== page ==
How to answer some common police questions during a traffic stop

On Behalf of | May 27, 2020 | Uncategorized

Drinking and driving is always a bad idea. It’s far safer for you — and others — if you call for a ride when you’ve been drinking. Just the same, it’s also important to know how to handle a traffic stop when the officer involved clearly seems to be questioning whether or not you’re impaired by alcohol or drugs.

Here’s how to handle some of the most common questions you may hear during a traffic stop:

  • “Do you know why I pulled you over tonight?”

The safest answer is something like, “No, officer, I don’t.” You are under no obligation to read the officer’s mind. Even if you think you have a good idea, it’s better to let the officer tell you. Otherwise, you could be admitting to a traffic error or some other grounds that gives the officer reasonable suspicion to investigate further.

  • “Where have you been tonight?

The officer is definitely fishing. If you admit to being at a bar, a barbecue, a restaurant or anywhere else that might have alcohol available, you can be the officer’s next question will be laser-focused around that very issue. The safest answer is to invoke your right to remain silent and ask the officer to focus on the traffic violation. (Remember: You cannot lie to a police officer. You can, however, refuse to answer questions.)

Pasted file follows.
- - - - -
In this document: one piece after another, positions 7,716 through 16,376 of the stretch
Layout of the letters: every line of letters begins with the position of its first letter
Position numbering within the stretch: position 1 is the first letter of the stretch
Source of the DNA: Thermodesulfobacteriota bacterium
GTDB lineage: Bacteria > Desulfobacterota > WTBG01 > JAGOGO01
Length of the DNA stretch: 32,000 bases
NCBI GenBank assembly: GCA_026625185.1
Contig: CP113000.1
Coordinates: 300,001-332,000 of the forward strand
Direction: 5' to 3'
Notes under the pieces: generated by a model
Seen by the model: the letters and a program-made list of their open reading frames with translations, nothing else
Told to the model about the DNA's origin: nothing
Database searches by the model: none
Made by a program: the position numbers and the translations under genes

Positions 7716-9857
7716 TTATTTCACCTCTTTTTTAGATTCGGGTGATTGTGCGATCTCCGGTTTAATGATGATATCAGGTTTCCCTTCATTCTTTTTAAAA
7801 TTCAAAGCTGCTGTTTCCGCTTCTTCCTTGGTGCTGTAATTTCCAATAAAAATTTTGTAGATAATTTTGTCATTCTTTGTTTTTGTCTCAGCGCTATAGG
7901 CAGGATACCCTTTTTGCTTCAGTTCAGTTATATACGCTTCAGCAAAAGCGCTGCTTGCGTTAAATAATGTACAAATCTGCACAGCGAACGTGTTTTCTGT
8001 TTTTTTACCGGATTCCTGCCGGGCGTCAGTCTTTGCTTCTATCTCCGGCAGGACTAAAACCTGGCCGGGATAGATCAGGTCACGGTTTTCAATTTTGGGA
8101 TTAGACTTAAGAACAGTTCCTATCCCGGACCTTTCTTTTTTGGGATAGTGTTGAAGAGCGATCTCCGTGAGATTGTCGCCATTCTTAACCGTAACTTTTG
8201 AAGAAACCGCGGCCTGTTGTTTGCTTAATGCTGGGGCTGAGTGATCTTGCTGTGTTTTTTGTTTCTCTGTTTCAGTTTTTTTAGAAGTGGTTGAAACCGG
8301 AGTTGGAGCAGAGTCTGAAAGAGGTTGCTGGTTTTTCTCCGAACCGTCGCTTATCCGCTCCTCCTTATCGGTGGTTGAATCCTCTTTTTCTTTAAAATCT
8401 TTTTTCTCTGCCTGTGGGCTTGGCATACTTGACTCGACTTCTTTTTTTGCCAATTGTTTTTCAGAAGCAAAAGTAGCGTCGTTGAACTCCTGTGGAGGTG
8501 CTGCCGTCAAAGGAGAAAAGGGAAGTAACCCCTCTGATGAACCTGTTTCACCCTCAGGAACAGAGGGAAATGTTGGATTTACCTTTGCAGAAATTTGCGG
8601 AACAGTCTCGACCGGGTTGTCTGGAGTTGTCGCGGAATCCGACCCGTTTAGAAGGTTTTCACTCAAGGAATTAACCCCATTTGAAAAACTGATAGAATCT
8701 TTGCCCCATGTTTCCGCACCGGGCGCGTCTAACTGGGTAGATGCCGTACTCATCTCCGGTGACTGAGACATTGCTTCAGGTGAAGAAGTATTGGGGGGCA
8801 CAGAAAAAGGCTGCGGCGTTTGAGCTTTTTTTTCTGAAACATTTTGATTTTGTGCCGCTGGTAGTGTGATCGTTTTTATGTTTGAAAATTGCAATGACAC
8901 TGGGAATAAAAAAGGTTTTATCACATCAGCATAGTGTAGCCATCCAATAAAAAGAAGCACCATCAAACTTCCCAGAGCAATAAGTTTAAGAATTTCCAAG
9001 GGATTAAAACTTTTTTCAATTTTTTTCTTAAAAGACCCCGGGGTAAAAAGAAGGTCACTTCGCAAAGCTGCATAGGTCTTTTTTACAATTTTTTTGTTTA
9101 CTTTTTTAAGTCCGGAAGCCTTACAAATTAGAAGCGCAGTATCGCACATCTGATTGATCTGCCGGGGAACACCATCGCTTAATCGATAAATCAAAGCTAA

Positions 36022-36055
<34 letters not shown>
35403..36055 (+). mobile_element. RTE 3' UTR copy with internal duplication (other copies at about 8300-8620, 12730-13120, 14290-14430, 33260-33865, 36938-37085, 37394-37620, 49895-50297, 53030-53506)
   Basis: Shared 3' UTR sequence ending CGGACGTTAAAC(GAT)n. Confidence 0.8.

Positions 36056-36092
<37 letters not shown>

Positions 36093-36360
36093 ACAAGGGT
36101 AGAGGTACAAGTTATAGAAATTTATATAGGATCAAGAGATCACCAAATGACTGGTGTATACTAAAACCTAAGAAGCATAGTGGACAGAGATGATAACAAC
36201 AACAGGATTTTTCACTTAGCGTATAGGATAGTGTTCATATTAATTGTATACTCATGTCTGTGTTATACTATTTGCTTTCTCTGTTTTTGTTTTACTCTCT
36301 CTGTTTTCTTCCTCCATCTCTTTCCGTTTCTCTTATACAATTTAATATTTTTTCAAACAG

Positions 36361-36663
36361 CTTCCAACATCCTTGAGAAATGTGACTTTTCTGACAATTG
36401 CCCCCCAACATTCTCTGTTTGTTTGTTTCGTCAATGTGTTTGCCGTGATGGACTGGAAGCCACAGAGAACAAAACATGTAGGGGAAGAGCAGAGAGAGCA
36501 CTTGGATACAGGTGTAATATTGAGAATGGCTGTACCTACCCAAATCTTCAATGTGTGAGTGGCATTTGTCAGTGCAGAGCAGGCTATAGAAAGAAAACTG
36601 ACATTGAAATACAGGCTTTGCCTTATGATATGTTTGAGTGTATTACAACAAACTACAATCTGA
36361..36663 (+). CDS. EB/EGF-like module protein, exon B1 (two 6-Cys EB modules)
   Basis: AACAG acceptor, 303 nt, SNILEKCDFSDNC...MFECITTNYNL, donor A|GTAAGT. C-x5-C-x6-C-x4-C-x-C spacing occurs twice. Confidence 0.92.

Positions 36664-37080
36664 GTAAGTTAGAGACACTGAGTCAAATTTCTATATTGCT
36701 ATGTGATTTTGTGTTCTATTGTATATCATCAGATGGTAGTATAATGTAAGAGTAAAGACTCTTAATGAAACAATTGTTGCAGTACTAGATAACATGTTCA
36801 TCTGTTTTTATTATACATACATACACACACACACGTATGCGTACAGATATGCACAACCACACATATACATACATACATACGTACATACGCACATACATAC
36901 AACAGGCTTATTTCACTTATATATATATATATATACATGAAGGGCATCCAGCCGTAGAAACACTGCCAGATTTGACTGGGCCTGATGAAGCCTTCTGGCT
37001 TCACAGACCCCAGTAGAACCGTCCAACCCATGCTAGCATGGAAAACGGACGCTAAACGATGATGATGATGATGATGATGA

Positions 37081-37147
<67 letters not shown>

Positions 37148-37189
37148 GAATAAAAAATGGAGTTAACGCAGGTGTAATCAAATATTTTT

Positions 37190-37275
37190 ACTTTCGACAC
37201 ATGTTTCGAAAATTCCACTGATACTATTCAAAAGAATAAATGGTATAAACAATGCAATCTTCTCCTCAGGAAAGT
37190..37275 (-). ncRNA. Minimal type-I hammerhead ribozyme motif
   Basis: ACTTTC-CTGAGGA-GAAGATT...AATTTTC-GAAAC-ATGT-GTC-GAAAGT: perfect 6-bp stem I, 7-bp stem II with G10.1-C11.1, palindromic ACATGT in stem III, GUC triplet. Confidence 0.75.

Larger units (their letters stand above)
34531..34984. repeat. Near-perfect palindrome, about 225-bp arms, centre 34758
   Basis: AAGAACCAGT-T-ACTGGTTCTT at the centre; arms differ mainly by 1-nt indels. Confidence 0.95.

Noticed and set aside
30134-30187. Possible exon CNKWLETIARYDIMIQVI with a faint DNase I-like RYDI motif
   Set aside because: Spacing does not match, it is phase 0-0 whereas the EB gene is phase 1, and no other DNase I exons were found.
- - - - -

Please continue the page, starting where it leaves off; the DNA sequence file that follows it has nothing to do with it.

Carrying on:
• “Will you perform some roadside tests for me?”

This may not really sound like a request, but you’re under no obligation to submit to roadside sobriety testing — and you probably shouldn’t. Roadside testing, which includes anything from asking you to follow a penlight with your eyes to walking in a straight line with one foot in front of the other, is arguably based on shaky science. It’s hard to get right under the best of circumstances, let alone when you’re stressed. Your best answer is to decline, politely, to participate.

Will any of this necessarily prevent a drunk driving charge? Maybe not — but it will at least force the officer to later justify his or her reasoning for any chemical tests, and that may help you in court.